safety features decreased the marginal cost of speed: People who wear seat belts suffer less severe injuries in a collision, so every
additional unit of speed is less costly. Drivers felt more secure because they were better insulated from harm in the event of a collision,
and so they drove faster. As a result, the number of collisions between cars and bicycles increased, meaning that safer environment for
drivers led to a more hazardous environment for bicyclists.

APPLICATION 2

HOW FAST TO SAIL?
APPLYING THE CONCEPTS #2: How do people think at the margin?
Consider the decision about how fast to sail an ocean cargo ship. As the ship’s speed increases, fuel consumption increases.

For a 70,000-ton cargo ship

16.5 tons of fuel per day at 11 knots
21.4 tons at 12 knots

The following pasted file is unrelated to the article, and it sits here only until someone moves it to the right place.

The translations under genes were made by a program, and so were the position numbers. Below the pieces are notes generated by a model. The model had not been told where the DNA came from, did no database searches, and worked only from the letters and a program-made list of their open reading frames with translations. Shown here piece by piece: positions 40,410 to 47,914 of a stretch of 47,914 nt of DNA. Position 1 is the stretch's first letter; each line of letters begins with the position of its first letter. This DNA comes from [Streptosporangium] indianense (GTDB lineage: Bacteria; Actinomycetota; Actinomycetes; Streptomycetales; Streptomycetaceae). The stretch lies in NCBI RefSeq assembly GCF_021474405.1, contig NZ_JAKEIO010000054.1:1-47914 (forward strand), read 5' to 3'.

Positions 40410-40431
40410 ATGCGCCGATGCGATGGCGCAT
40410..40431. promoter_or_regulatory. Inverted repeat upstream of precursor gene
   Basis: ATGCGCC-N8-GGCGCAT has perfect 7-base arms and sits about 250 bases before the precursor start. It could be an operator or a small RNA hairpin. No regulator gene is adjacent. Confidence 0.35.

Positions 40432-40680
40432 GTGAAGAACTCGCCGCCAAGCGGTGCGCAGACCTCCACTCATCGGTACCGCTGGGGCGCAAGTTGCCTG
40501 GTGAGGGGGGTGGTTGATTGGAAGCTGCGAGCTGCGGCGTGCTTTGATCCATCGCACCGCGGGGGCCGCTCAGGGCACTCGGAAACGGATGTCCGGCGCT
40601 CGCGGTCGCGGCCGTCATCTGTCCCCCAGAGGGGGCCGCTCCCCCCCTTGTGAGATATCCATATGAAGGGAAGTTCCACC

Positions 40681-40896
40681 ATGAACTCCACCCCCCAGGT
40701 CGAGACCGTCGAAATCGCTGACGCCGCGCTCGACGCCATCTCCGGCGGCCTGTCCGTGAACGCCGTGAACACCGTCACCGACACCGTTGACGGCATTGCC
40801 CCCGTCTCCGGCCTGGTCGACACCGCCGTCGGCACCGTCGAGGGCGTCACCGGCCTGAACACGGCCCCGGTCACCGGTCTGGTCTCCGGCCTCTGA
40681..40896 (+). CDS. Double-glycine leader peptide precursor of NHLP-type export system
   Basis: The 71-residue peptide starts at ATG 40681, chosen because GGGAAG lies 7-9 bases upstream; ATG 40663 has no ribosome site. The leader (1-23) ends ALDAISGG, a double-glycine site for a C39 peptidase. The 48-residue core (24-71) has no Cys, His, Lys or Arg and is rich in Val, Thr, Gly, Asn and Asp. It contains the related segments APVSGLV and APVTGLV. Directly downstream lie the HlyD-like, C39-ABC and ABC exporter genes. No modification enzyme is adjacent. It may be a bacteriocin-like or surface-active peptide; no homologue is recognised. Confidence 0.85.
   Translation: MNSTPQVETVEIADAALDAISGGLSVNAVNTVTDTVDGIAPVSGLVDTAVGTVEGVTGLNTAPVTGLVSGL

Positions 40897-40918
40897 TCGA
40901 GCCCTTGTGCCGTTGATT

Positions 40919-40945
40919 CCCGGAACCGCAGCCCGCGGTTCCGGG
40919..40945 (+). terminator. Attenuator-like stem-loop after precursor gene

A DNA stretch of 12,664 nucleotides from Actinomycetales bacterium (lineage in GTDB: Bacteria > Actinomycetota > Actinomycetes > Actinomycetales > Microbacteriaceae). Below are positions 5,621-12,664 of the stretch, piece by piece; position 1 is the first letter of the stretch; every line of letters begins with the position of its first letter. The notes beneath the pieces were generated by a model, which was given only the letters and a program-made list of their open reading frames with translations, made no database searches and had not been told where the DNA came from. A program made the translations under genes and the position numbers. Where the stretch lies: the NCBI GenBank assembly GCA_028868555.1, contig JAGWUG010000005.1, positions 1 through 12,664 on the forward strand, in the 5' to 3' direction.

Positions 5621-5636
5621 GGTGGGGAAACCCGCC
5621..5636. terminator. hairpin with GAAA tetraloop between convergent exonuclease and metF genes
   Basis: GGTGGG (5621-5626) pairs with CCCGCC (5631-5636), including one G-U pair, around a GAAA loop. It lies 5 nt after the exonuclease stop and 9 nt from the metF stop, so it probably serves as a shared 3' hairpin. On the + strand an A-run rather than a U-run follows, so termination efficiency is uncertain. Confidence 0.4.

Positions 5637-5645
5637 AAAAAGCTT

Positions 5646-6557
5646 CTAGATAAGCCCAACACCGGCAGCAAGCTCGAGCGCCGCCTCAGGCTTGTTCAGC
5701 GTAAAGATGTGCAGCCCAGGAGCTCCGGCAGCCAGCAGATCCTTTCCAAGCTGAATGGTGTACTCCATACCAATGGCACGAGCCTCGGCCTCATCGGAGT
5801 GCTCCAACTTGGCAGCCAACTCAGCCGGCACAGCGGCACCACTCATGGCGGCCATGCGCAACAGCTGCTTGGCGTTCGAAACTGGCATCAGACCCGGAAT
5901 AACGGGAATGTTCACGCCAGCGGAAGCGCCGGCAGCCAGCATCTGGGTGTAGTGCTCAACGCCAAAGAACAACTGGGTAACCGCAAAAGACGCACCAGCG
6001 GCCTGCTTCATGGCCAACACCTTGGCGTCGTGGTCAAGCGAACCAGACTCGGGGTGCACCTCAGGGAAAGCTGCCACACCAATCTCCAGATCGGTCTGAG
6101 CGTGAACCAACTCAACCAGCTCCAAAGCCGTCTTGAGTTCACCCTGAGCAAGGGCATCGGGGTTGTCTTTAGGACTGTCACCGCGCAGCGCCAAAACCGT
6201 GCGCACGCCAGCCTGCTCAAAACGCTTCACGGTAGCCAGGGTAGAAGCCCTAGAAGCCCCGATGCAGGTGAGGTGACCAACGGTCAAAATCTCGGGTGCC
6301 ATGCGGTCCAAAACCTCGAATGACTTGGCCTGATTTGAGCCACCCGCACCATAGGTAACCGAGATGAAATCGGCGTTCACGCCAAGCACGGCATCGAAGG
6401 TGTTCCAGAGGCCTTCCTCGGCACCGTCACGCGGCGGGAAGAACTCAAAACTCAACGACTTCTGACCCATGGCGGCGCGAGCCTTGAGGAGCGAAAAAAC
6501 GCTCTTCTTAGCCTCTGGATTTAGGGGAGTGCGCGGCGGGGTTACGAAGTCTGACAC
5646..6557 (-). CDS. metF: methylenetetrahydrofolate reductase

27.2 tons at 13 knots
33.9 tons at 14 knots

Increased speed means the ship delivers more cargo per year, but at increased fuel cost. To decide the best speed, the ship operator must find the speed at
which the marginal cost (the increase in fuel cost) equals the marginal benefit (the increase in revenue from delivered cargo). An increase in fuel cost increases
the marginal cost of speed causing the ship to slow down.

2.3 THE PRINCIPLE OF VOLUNTARY EXCHANGE (1 of 3)
PRINCIPLE OF VOLUNTARY EXCHANGE
A voluntary exchange between two people makes both people better off.

Here are some examples.

If you voluntarily exchange money for a college education, you must expect you’ll be better off with a college education. The college voluntarily provides an
education in exchange for your money, so the college must be better off, too.

If you have a job, you voluntarily exchange your time for money, and your employer exchanges money for your labor services. Both you and your employer
are better off as a result.